Marysia Trembecka was a bond trader, one of just 5 women out of 800 men on the trading floor in London. After the adrenalin wore off as she learned her way around the big boys, she experienced a sense of boredom that even her expensive shopping habit couldn’t nix.
“I would go to the Manolo Blahnik sale, queue and pick up 12 pairs a time,” Marysia says. “My long-term partner who I met the first day at university had a one million pound bonus in his first year out. I was doing very well and he was doing crazy well.”
Even still, Marysia remembers that her heart was heavy. “I needed to create,” she says. “I did a 3 night a week performance/acting course after long days at work. I had become bored with the expensive ‘uniform’, all my life. I had a crazy fashion sense and the ‘City’ look especially as I went in as a tall, slim 21-year-old blonde. I had to grow up fast and dress appropriately. I felt that if this was all life was, despite the money, it was very depressing.”
Soon after her successes on the trading floor, American banks came to headhunt her, but longer hours and even more money made her ask herself how much did she really need? She found a summer course at the American Academy of Dramatic Arts in Los Angeles, semi-retired from trading at 26, left London, her boyfriend, her flat and her convertible Porsche behind.
“My Dad thought, and still thinks, I was mad,” Marysia remembers. “He came to England from Poland at 17 so he has a sensibility about him that won’t allow him to agree with my choice. My boyfriend didn’t get it and my friends thought I was crazy. My sister said about a year later that I was me again, the person I had to be in the City was not me. “
She stood on Southwark Bridge one evening, feeling giddy and free. She boarded a plane headed for Los Angeles and did all the things she had pushed aside due to her academic brilliance. “I may be very mathematical but I am also hugely musical and lateral in thinking,” she says. “I get bored easily and I need a challenge constantly. I trained at the actors studio and then I came home to London and started doing my own cabaret shows when I couldn’t get lots of acting work.”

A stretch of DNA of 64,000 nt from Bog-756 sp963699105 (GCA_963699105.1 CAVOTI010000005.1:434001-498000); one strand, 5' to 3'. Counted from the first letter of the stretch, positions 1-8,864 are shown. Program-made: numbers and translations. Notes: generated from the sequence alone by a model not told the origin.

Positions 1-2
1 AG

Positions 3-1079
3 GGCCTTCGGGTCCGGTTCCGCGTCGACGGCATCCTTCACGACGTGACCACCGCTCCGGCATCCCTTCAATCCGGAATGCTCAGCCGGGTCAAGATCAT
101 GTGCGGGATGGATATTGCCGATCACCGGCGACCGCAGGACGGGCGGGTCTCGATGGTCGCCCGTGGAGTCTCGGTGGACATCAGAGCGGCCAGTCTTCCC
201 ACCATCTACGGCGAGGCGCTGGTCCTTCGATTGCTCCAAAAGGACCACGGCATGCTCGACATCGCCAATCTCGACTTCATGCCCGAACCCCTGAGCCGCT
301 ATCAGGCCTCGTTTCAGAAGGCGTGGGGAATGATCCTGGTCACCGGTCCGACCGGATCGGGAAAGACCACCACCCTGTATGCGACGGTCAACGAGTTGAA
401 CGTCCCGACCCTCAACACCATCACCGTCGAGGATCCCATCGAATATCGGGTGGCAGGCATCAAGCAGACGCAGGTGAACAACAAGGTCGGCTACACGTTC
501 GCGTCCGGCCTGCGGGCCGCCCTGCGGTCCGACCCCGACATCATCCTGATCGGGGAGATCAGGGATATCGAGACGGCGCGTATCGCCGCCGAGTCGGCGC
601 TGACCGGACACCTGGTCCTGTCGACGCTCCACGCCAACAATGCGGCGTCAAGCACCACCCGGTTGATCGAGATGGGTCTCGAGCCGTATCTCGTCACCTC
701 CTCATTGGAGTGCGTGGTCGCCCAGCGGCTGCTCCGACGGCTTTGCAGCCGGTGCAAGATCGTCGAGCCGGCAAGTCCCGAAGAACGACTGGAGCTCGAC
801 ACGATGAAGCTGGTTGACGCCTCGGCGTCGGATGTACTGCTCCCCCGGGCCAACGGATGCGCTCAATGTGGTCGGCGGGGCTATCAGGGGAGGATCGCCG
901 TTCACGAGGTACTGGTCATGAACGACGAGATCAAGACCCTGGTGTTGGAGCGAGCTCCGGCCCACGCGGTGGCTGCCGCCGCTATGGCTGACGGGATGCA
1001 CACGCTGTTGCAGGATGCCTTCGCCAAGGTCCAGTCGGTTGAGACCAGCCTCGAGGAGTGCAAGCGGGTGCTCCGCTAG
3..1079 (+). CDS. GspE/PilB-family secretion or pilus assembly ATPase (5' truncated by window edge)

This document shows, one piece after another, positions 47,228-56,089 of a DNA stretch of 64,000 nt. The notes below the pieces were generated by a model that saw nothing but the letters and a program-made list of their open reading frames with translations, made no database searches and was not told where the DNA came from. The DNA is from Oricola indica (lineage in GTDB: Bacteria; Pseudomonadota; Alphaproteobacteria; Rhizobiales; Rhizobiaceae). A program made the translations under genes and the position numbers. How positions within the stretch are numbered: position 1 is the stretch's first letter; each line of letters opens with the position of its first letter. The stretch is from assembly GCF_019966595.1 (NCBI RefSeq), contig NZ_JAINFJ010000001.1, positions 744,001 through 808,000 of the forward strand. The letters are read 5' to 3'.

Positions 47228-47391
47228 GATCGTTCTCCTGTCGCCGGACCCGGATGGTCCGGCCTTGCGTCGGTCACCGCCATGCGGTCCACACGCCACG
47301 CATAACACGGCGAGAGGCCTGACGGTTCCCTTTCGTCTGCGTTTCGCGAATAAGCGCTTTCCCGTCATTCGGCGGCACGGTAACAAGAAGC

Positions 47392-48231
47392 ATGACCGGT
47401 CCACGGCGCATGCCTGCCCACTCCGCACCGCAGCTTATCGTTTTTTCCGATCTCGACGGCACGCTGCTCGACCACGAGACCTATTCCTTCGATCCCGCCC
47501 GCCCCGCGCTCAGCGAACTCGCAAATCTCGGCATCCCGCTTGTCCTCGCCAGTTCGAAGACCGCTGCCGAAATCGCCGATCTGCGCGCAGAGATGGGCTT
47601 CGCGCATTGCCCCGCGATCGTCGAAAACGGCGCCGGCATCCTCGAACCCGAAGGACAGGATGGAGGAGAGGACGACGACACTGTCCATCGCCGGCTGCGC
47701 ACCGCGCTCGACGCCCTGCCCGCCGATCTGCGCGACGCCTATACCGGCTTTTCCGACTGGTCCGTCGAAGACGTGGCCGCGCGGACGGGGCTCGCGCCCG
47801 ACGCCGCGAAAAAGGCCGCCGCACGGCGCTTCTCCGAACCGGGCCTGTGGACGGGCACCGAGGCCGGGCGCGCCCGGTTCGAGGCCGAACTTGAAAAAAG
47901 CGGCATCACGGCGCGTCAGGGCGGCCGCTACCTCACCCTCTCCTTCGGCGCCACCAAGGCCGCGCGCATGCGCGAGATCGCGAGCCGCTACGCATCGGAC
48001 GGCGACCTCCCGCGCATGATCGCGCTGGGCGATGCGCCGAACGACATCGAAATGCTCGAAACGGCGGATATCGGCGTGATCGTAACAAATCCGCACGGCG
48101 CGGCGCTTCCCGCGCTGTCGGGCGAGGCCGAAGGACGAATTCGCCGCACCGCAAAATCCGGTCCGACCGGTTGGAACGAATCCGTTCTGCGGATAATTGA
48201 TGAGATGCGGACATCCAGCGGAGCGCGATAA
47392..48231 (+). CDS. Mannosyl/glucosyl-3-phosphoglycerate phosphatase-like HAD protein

I have realized that the reason I have been given creative gifts and the chutzpah to just do it, always failing forward, is because I am here to get us all to love our lives and our creativity.” ~Marysia
Many people shook their heads at the lack of stability in her life. Some people would like the money in the bank and the security that it implies. Many carried an idea that Marysia “had it all.” She admits to watching her friends with sympathy- those who were are all desperate to be in relationships and settle down and have kids. Marysia says she loves kids, but loves cultivating her creative passions even more.
Although she is now only 38, a few of her fondest memories are nestled in between her creative yearnings and explosions. “I remember sitting around the pool at the Sunset Marquis listening to the mix of my jazz album, making notes on trumpet and sax levels as Gabriel Byrne and Lucy Liu sat a few feet away. I remember taking my show to the Montreal Festival, Canada and cycling late at night home from a show with false eyelashes and a helmet on with poutine (chips with gravy) on the handlebars. There are so many moments where I have absolutely lived.”
A few months ago she began podcasting and blogging about creativity because she needed a new outlet. Marysia confesses to distracting herself with boys, parties and dramatic affairs if she doesn’t channel her creative energy. “In this way I am trying to impact the world actually, one creative person at a time,” Marysia says. “Talking to other creative people about how they keep going in a world that doesn’t really get it until you ‘make it’ is a thrill for me.”
These days you can find Marysia filming, running to auditions, singing, writing a web series, developing her next touring cabaret show or picking up her next instrument; she plays eight.
During this creative journey Marysia has endured very difficult times. She was involved in two car accidents that left her with permanent neck damage and she lost a boyfriend to liver cancer. Despite her misfortune and failed auditions, bad reviews and multiple interests, Marysia believes it is important to forgive yourself for mistakes, forgive others who have hurt you too and throw yourself into your dreams whether they make sense or not.
To celebrate your creativity with Marysia please visit her website LoveYourCreativity.Com.